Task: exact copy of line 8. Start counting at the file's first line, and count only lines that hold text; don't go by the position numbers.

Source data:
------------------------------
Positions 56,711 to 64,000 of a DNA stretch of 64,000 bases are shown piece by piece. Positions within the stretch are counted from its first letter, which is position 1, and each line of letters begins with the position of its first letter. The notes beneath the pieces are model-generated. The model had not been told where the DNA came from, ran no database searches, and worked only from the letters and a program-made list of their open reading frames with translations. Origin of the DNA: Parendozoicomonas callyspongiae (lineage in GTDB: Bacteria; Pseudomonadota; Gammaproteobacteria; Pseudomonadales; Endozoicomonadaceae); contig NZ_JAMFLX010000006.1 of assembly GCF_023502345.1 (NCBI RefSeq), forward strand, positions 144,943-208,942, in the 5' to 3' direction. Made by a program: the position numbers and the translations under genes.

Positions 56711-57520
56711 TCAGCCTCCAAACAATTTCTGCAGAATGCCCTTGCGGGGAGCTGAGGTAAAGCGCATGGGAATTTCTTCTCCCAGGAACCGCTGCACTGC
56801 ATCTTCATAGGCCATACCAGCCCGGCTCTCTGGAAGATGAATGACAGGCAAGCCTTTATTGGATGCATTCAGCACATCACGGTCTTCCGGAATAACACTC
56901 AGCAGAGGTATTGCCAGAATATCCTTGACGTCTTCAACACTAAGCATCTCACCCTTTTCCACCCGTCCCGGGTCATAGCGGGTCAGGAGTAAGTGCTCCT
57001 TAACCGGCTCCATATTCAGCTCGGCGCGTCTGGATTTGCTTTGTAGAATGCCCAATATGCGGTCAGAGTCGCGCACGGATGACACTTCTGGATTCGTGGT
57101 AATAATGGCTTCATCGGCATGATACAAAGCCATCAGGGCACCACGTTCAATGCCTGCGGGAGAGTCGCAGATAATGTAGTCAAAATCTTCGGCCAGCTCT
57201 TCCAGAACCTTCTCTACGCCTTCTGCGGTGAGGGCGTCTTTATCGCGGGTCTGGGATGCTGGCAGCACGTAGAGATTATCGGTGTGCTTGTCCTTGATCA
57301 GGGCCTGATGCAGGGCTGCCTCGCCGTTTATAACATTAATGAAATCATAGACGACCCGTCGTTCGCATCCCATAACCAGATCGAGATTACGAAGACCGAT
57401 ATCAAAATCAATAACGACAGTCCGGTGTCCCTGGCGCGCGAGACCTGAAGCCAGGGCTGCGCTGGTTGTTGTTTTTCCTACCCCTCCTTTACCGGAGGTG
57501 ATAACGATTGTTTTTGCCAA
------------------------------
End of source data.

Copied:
57201 TCCAGAACCTTCTCTACGCCTTCTGCGGTGAGGGCGTCTTTATCGCGGGTCTGGGATGCTGGCAGCACGTAGAGATTATCGGTGTGCTTGTCCTTGATCA